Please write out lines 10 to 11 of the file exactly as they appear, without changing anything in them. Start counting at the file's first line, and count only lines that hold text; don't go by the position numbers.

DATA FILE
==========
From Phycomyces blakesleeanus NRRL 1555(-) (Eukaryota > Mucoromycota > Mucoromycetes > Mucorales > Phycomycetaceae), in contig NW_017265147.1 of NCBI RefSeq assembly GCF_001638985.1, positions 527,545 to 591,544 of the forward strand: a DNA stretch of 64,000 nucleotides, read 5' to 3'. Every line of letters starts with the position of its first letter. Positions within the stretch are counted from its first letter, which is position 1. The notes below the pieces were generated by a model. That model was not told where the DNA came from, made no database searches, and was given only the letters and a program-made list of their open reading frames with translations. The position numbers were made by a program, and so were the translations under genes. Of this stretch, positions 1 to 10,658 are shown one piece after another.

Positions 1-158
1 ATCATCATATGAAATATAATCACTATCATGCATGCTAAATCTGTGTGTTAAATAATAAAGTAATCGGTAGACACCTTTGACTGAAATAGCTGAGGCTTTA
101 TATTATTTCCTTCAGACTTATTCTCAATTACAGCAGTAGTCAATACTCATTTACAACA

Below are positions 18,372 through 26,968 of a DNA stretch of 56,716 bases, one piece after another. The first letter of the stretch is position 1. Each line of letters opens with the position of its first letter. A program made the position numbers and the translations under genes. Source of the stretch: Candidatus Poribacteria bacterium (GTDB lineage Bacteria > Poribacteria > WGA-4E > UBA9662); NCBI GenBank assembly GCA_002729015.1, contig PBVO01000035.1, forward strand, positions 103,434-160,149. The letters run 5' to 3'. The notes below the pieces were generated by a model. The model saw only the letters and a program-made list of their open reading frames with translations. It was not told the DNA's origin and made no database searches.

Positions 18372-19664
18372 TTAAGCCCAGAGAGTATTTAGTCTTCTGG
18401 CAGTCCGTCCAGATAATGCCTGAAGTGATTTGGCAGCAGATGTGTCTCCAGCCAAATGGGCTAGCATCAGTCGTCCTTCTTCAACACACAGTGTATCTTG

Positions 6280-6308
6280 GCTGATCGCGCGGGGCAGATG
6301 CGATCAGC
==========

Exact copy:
6280 GCTGATCGCGCGGGGCAGATG
6301 CGATCAGC